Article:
People are sometimes afraid or unable to go about their normal lives because they are involved in a lawsuit. One client called and asked whether she dare buy a home for herself and her children because if she lost the lawsuit she was involved in, it might be taken away from her. One couple has been in litigation with a former friend for almost a decade. This individual got them into several bad business deals, and since 2011, they have been defending lawsuits. They used to enjoy overseas travel, but for the last five years they’ve refused to leave the United States, afraid they would miss a development in one of their cases.
It isn’t unusual for some people to let their lives be completely taken over by the litigation they are defending or prosecuting. People who used to have a zest for life and a wide range of activities and interests are now obsessed by their case. They spend their days analyzing the case from every angle and second-guess themselves and everyone involved, wondering if they are making the right decisions. They agonize for days before court hearings, can’t sleep, and are unable to let go. One otherwise calm, good-natured real estate broker calls every friend or acquaintance he knows and tells them every detail of the lawsuit, asks for their input, and then questions if his lawyer is handling the case properly. Some people don’t want their “day” in court; they want their “decade” in court.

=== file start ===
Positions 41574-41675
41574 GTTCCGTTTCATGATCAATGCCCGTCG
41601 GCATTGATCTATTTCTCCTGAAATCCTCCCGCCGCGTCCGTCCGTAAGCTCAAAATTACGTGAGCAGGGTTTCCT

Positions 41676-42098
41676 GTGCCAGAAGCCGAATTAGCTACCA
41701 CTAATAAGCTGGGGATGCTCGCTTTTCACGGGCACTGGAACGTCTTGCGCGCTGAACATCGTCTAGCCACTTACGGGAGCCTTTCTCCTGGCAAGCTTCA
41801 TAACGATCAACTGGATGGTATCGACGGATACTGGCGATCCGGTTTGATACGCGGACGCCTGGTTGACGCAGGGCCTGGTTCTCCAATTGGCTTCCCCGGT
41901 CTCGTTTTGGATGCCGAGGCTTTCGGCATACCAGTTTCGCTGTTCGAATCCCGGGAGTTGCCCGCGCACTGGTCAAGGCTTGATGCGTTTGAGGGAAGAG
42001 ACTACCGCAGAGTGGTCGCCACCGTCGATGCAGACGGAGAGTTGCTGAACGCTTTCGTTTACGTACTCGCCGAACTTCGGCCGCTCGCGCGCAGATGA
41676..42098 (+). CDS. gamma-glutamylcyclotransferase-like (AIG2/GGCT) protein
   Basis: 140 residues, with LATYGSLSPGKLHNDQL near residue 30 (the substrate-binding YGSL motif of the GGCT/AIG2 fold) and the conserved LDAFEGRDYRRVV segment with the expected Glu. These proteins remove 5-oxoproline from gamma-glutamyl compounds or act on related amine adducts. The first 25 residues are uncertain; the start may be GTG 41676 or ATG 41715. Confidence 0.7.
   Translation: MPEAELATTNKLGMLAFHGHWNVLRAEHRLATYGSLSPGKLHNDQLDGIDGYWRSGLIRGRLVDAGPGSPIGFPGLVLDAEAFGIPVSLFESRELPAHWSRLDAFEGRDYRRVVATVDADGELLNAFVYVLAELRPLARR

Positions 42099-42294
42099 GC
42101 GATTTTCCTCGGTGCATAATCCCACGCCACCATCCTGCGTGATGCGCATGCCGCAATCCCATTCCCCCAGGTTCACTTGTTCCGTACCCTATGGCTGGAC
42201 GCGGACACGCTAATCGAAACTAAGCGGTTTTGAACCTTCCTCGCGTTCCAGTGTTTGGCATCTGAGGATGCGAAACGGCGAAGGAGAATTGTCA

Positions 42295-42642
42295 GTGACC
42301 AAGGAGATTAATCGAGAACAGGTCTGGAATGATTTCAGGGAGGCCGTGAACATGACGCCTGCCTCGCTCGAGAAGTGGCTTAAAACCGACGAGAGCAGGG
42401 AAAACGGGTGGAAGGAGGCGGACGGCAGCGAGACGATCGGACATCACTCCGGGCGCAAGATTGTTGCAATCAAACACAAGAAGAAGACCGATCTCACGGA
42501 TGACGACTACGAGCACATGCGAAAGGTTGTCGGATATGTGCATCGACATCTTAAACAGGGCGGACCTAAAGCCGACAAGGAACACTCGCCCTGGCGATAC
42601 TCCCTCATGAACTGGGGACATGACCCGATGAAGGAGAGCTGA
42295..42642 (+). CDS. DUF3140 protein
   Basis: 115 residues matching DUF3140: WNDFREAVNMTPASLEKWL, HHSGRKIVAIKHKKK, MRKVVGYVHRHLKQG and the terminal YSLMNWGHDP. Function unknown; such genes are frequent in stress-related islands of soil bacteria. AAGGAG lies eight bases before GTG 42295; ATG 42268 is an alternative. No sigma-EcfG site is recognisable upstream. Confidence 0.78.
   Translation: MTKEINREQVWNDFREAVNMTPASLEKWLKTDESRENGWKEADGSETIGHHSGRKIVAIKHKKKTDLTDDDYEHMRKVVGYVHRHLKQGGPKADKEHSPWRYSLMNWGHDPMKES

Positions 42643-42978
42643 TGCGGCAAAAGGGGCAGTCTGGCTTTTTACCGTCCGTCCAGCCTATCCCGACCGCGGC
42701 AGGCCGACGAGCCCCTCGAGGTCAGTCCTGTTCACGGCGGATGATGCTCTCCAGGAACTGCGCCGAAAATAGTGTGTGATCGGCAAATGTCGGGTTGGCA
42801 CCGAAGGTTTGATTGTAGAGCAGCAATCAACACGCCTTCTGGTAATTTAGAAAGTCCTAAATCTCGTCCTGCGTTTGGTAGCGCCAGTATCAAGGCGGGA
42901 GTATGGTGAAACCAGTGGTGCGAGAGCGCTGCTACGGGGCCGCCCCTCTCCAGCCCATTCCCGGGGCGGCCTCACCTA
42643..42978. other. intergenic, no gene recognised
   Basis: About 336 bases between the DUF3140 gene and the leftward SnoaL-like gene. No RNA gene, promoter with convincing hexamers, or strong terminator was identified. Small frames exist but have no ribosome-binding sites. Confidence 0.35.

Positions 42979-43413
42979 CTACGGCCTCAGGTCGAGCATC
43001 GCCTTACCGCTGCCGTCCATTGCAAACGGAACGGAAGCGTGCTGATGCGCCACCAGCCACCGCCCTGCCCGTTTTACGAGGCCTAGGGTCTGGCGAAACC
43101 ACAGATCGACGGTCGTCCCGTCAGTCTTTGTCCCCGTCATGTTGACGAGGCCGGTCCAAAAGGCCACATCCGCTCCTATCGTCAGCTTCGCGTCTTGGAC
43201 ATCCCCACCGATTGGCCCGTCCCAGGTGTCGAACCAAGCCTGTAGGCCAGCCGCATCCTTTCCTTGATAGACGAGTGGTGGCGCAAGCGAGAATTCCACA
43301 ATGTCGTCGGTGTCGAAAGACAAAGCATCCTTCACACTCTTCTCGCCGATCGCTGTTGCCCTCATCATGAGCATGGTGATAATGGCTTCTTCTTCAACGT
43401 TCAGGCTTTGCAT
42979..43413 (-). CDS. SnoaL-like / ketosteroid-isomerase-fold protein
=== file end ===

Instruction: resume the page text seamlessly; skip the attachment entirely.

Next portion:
While money can’t buy happiness, some clients can develop the attitude that “it’s more comfortable to cry in a BMW than on a bicycle” and neglect their health and emotional well-being, fixating instead on a potential pot of money at the end of a case that 12 jurors may – or may not – award them. Even clients who initiate an action often wish they could simply dismiss the case and get it out of their lives once they experience the true toll of litigation. It is hard to ascribe a value to the stress a lawsuit inflicts, and even harder to understand this at the outset when the parties are at heightened emotional states.
There are several lessons in these stories. As lawyers, we need to be sympathetic to the emotional trauma our clients experience and be ready to listen to their concerns. When necessary, we may need to help the client find professional assistance for surviving a lawsuit. We need to prepare our clients for what is often a long, stressful, emotional, and frequently costly road ahead.
Anyone considering filing a lawsuit should weigh the toll a lawsuit will take on all aspects of your life against the possible – never guaranteed – benefits before initiating an action. As we often tell our clients, sometimes going to court is the only way to resolve a dispute or right a wrong, but it is neither a quick nor a painless process. A good trial lawyer will stand by you and be the best and most sympathetic resource he or she can be, but we want you to go into the process well informed and as ready for legal combat as possible.